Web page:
Christmas Dreams

28 Dec

The cold wind dances along my skin and wets my eyes. It’s a blissful discomfort. I shiver for a moment.

Derek and I are standing outside our home in beautiful Denton, Texas.

“Jesus, it’s cold.”

“Yes, Derek,” I say. “Give it up to God. Tell Jesus you’re cold.” I smile at Derek a few seconds longer. He looks down on me, eyes ringed in red, cheeks flushed, mouth slightly agape. His stare is cold and not at all Christmas-y. It’s more like Halloween-y or Homicide-y. One time Derek told me “homicide” was a holiday.

“Jesus doesn’t care about how cold I am, Kyle,” Derek says, his eyes leaving mine and affixing themselves on something in the distance or perhaps nothing at all.

How dare you?” I ask incredulously. I try to slap Derek, but I’m drunk on silly egg nog and I swing wide, striking the empty air–nowhere close to Derek’s face.

“I just don’t think Jesus–son of God or not–would care how cold I am. I’d imagine he was much colder in that manger or on that cross.”

Wistfully, I look into the distance. “They don’t make crosses like they used to,” I say.

“Wait, what?” Derek asks.

“Derek,” I say, “I want to find the meaning of Christmas. Will you find it with me?”

Derek had left and gotten in the car. He was motioning frantically for me to join him, twirling his finger in a “hurry up” kind of motion.

I trot over to the car and get inside.

We drive down the highway, Christmas music blaring. It’s hurting my ears. Derek also seems a little uncomfortable. I start to wonder why neither of us have suggested turning it down. I try to ask Derek, but it’s too loud. I reach out to turn the volume knob down, but Derek slaps my hand away.

His mouth moves with speech, but I can’t hear it. His expression is emphatic. With one whip-crack head motion, Derek is looking straight ahead again. I can only assume Derek went back to his old car-stereo-standby:

“Don’t you ever touch a white man’s radio!”

I’m almost positive that’s what he said.

We continue driving until Derek runs out of gas and we crash into the shoulder of the highway going six miles per hour. It’s the least exciting crash I’ve ever been involved in while listening to Christmas music.

“At least we weren’t going a hundred miles an hour,” Derek says.

“Well, yea. That’s obvious. I’m glad the car isn’t made of children. I’m glad the highway isn’t boobie trapped with surprise speed bumps made of babies. I’m glad that the gas we use in our car isn’t from a factory that processes the tears of angels. I’m glad that the internal combustion engine doesn’t utilize biomechanical components built from the contorted bodies of our grandparents. I’m glad.”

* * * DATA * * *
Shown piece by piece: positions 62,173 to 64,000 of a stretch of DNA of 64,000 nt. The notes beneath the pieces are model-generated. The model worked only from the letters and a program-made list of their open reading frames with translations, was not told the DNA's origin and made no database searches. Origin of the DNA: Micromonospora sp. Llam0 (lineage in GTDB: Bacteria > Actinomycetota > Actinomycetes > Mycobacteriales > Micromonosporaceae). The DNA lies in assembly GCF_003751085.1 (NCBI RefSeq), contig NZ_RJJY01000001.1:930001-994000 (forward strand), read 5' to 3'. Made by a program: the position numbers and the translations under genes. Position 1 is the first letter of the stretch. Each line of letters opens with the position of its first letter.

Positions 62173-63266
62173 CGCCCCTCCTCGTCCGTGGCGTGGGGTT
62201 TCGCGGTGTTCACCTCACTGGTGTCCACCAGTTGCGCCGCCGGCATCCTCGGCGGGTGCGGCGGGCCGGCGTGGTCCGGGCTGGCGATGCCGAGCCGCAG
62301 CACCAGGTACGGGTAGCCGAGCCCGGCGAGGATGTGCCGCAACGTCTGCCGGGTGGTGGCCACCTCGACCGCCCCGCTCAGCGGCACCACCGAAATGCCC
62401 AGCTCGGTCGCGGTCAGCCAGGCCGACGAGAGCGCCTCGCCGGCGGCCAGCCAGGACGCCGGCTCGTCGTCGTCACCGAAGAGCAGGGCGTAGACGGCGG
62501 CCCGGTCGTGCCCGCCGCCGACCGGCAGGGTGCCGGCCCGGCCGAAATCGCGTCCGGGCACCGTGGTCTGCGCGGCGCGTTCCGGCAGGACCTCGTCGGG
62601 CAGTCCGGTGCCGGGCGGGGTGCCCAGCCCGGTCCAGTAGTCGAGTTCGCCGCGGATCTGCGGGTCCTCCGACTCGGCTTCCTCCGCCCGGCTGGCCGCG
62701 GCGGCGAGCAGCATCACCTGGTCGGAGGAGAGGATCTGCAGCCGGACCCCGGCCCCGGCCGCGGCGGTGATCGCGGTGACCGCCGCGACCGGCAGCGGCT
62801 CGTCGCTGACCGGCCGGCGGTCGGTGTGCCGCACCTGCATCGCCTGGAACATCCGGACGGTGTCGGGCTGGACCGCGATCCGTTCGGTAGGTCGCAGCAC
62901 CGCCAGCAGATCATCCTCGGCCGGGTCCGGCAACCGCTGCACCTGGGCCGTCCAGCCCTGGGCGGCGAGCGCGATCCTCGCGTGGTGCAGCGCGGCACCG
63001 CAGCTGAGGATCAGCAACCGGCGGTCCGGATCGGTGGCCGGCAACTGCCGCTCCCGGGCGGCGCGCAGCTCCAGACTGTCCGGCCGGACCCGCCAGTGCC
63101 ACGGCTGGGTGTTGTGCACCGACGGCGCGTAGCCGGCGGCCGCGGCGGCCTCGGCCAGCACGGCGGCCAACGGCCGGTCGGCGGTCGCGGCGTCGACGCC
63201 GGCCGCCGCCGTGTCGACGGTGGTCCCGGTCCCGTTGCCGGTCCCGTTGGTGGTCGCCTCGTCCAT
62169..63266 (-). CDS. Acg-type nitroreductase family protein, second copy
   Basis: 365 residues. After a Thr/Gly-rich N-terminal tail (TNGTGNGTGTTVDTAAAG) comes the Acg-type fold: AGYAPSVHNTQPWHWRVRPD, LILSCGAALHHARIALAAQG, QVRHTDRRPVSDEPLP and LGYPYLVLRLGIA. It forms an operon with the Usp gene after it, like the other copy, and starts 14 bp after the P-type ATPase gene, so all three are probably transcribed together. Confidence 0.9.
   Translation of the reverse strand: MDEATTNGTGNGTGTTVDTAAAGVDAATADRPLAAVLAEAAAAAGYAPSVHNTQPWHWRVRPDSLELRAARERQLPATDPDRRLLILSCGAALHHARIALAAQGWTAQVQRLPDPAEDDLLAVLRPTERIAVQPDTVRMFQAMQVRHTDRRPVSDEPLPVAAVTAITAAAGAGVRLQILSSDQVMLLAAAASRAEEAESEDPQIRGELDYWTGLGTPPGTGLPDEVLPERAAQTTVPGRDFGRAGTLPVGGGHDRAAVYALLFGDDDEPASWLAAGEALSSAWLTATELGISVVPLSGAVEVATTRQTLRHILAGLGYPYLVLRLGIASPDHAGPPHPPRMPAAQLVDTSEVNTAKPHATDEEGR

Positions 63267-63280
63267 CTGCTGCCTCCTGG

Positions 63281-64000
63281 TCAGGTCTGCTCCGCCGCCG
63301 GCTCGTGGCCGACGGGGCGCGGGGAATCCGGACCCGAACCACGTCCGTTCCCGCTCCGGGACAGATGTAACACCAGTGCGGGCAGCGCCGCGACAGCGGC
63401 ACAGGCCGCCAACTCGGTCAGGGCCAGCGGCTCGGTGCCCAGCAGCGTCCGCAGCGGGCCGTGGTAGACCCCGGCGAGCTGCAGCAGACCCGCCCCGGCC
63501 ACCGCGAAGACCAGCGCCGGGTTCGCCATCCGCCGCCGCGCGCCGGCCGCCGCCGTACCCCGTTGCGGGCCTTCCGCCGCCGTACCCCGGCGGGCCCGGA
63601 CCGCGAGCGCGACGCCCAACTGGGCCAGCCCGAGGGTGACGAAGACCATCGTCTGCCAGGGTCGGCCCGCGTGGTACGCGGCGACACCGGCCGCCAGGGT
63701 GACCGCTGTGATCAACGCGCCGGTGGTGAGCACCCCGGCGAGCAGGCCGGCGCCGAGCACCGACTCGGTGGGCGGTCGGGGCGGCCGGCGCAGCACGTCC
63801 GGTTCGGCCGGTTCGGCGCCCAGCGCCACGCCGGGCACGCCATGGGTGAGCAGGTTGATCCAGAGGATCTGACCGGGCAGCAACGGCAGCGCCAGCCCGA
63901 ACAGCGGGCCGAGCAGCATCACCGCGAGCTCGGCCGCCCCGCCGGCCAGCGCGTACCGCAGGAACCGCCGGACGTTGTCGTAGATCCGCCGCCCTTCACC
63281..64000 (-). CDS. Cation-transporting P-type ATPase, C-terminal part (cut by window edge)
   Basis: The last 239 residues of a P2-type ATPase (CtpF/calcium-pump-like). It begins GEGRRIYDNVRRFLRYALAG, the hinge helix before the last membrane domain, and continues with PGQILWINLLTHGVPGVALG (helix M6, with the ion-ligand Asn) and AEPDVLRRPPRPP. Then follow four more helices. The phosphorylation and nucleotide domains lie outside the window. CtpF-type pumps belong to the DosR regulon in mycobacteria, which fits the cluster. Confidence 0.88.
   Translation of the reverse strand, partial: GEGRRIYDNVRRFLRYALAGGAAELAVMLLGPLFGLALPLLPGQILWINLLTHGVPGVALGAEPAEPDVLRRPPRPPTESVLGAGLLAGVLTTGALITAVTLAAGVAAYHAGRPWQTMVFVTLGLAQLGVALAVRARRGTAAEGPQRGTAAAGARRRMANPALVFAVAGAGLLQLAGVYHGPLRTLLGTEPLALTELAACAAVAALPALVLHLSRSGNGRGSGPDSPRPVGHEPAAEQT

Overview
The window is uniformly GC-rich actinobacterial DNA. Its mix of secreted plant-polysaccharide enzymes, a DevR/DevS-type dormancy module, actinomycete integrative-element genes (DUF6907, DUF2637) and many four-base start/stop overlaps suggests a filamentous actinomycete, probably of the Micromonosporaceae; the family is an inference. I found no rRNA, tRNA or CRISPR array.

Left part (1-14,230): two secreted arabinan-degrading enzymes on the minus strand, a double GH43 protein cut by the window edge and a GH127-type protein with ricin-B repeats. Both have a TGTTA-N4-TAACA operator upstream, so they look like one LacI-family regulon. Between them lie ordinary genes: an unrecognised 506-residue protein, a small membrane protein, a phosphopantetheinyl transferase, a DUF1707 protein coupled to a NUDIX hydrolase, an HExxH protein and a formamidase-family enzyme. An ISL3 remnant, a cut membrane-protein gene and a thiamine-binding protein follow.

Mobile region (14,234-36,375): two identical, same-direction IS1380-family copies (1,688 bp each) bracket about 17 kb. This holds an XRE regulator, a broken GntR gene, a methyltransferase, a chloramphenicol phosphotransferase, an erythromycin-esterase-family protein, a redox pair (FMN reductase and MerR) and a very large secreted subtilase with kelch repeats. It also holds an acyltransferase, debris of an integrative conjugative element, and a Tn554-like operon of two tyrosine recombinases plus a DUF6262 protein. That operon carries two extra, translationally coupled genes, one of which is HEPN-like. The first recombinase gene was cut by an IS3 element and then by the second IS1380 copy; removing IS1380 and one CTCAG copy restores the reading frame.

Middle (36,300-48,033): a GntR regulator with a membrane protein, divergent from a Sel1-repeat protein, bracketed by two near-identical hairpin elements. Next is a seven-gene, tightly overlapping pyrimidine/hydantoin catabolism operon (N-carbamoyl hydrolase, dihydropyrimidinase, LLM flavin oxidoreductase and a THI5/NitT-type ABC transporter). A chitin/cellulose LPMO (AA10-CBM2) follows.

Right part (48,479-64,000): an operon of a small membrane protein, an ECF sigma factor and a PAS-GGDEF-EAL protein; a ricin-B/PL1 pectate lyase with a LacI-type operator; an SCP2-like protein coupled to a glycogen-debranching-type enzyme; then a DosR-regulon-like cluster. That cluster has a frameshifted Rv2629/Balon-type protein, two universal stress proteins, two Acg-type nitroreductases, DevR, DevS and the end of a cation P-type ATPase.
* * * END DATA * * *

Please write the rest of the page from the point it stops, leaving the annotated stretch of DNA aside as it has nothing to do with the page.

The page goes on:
“Why you gotta say all that, man?” Derek asks, slapping his leg for emphasis.

“Because, I hate it when people set up hypotheticals like you just did. Like, when I’m at work and a guy says ‘Man, wouldn’t it be great if we got paid twenty dollars an hour?’ Well yea, of course it would be, but if we’re going to wish for whatever the hell we want, why not wish to get paid a thousand dollars an hour, or a billion. While you’re at it, why don’t you make it so we don’t have to work at all.”

“Where is all this coming from?”

“My brain. My angry, jaded brain.”

Theres a few seconds of silence interrupted by the dry roar of cars as they pass.

“I’m just angry, that’s all,” I say. “I’m sorry–I’m mad that Christmas seems to be more and more a fleeting day on my calendar. When I was young, it felt like a global event eleven months in the making. It felt like it lasted days–weeks, even. Now it’s just a blip. For the most part, everyone knows that they’re getting for Christmas months in advance, so there’s no surprise–and that joyous season we’re supposed to enjoy before and after is ruined because before Christmas we’re stressed about buying the right gifts, and then after we’re stressed trying to find enough money to stop the bleeding the holidays have stuck us with.”

There is a long pause. A car drives by and honks at us. A guy throws a beer bottle out of the passenger window and it shatters ten or fifteen feet in front of us.

“That’s sad,” Derek says.

“What’s sad?”

“That guy just wanted to give us a beer.” I think Derek is kidding and snort out a short, almost perfunctory, laugh. He turns to me–eyes a bit wet. “And now he’s gone. At least he tried, though.”

I sigh and look out at the cascade of brown glass ahead of us. The truck is long gone. I will most likely never see it again, and if I do, I probably won’t recognize it. Soon I know I’m going to have to get out of the car and make the long walk to get gas for the car. Derek hates carrying fossil fuels. Something about Exxon Valdez. It’s probably horse shit.

 

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